Behavioral management of intoxicated and disruptive patients in the emergency department
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Behavioral management of intoxicated and disruptive patients in the emergency department

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Published by Addiction Research Foundation in Toronto, Ont .
Written in English

Subjects:

  • Behavior therapy,
  • Emergency nursing,
  • Alcoholism -- Treatment

Book details:

About the Edition

Demonstrates a program developed in the Foundation"s Clinical Institute to train staff in a behavioral approach to the management of intoxicated patients. The program has greatly reduced the number of violent incidents.

Edition Notes

28

StatementAddiction Research Foundation.
ContributionsAddiction Research Foundation of Ontario.
Classifications
LC ClassificationsRC"565"B44
The Physical Object
FormatVideorecording
Pagination1 cassette (28 min.)
Number of Pages28
ID Numbers
Open LibraryOL20746694M

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  ED nurses are particularly vulnerable to incidents with disruptive patients. “Patients are coming right off the street,” says Patricia Sullivan, MSN, BSN ’77, RN, nurse manager for the Psychiatric Emergency Department, adding that some patients can be agitated, sociopathic, or have a history of disruptive behavior. Jay Morrison, Michele Hasselblad, Ruth Kleinpell, Reagan Buie, Deborah Ariosto, Erin Hardiman, Stephen W. Osborn, Christopher J. Lindsell, The Disruptive bEhavior manageMEnt ANd prevention in hospitalized patients using a behaviORal intervention team (DEMEANOR) study protocol: a pragmatic, cluster, crossover trial, Trials, /s Cited by: 9.   Disruptive providers and violence have become more prominent in the healthcare setting and as a result, have received substantial written and media attention. However, the challenges and overall impact on safety created by disruptive patients and families have received significantly less coverage. This article addresses the challenges and provides specific strategies for effectively . In a survey of over 3, emergency department nurses, over 50 percent of the respondents reported being spit on, hit, pushed/shoved, and/or scratched. Over Management of Disruptive Patient Behavior at VA Medical Facilities.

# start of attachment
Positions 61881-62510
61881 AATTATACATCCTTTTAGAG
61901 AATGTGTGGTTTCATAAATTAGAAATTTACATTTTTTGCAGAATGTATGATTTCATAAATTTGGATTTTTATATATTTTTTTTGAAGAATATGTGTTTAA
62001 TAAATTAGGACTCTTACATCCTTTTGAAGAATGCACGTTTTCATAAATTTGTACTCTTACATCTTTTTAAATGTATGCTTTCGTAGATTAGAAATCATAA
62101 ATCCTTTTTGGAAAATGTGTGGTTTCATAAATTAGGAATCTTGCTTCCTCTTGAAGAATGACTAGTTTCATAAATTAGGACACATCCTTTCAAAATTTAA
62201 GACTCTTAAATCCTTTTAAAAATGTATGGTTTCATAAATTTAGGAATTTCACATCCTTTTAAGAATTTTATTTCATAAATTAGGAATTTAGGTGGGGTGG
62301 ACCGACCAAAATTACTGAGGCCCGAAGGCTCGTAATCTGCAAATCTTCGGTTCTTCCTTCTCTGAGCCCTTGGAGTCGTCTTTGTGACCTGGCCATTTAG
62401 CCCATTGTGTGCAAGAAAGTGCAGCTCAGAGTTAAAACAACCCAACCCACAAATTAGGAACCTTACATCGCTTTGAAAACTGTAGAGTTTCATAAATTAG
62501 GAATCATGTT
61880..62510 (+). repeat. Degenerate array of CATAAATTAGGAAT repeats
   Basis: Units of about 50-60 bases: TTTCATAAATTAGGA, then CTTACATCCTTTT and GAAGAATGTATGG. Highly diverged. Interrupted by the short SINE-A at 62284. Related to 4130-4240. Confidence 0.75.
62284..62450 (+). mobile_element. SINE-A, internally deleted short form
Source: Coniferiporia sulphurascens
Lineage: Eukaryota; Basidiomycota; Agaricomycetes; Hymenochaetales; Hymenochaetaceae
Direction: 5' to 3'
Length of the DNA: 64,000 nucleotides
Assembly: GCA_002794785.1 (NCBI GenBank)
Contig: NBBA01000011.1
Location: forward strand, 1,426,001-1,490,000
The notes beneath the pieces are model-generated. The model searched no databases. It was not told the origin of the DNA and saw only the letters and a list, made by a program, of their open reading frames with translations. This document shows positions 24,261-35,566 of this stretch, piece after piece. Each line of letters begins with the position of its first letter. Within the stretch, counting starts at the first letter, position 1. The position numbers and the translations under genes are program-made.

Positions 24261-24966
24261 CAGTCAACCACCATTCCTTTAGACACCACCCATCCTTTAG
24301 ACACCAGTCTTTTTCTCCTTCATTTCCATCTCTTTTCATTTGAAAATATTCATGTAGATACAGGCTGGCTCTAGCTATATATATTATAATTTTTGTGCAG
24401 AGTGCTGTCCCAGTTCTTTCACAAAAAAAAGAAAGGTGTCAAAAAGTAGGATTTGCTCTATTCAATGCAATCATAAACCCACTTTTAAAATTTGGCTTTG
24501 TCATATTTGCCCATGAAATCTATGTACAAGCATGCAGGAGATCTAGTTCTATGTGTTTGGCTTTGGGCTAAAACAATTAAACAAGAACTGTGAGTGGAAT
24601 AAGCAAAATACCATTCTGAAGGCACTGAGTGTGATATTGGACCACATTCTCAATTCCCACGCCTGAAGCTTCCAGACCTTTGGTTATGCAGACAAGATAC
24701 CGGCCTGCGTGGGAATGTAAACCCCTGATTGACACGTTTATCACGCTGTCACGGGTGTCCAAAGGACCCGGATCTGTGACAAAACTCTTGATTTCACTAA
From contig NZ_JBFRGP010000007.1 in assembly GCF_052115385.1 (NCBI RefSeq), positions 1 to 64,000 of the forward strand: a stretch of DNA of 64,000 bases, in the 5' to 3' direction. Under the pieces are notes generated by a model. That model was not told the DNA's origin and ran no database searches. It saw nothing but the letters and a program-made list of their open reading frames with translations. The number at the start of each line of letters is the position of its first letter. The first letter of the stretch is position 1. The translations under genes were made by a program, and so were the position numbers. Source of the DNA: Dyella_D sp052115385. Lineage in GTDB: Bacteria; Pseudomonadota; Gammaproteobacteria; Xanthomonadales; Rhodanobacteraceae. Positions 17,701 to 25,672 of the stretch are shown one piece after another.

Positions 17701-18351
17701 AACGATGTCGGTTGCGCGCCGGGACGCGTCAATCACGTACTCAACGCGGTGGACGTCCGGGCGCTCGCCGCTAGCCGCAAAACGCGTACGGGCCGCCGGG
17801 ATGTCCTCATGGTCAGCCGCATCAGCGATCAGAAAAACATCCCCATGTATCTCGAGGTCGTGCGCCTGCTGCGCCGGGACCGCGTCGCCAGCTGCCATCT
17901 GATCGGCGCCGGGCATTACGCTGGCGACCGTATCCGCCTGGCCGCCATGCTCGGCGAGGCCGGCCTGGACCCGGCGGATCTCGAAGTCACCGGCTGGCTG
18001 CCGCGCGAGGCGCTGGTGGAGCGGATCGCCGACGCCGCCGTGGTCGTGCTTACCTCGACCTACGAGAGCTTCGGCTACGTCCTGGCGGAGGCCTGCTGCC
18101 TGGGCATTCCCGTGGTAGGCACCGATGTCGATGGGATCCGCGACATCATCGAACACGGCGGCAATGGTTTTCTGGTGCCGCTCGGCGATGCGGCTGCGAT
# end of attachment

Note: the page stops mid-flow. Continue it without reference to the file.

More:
effective tool for patient evaluation, facilitating access to care in many populations and in the emergency setting. A recent study16 provides support for the use of telepsychiatry as a strategy to evaluate ED patients with behavioral health complaints, which could potentially expedite dispositions when an on-site psychiatrist is not available.   The United States is in the middle of a well-documented mental health , , Americans died from drug or alcohol-related causes or . If patients or family members become disruptive, establish limits and directives clearly, concisely, and kindly. When setting limits, offer simple, clear choices and consequences. Be sure the consequences are reasonable and enforceable. For example, you might tell a family member who insists on entering an emergency treatment room.   Behavioural disturbances and aggression in the emergency department is an increasing problem confronting emergency clinicians every day. 50% of attacks on health care workers occur in the emergency department. These patients may self refer or be referred to the ED by concerned family members, other health professionals i.e., GPs, community.

  If a hospital has a particular problem with disruptive or abusive patients requesting non-emergency care, it may consider developing a written policy providing a consistent way to handle those patients. Such a policy should be carefully thought out and should require that all patients will be provided emergency screening and treatment. in the emergency department (ED).This study was conducted to assess the physician’s and nurse’s perspective toward disruptive behaviors in the emergency department. Methods: In this cross-sectional study a total of 45 physicians and nurses working in the emergency department of five general hospitals in Bojnurd participated. Data. Riddell J, Tran A, Bengiamin R, Hendey GW, Armenian P. Ketamine as a first-line treatment for severely agitated emergency department patients. Am J Emerg Med. Jul;35(7) Isbister GK, Calver LA, Downes MA, Page CB. Ketamine as Rescue Treatment for Difficult-to-Sedate Severe Acute Behavioral Disturbance in the Emergency Department. Alcohol-related visits consume ED resources, including beds, staffing, medications and technology, such as computed tomography (CT) scanners. Intoxicated patients can be disruptive to other ill and injured patients, as alcohol intoxication can increase behavioral problems in some patients, and sometimes results in violence against staff.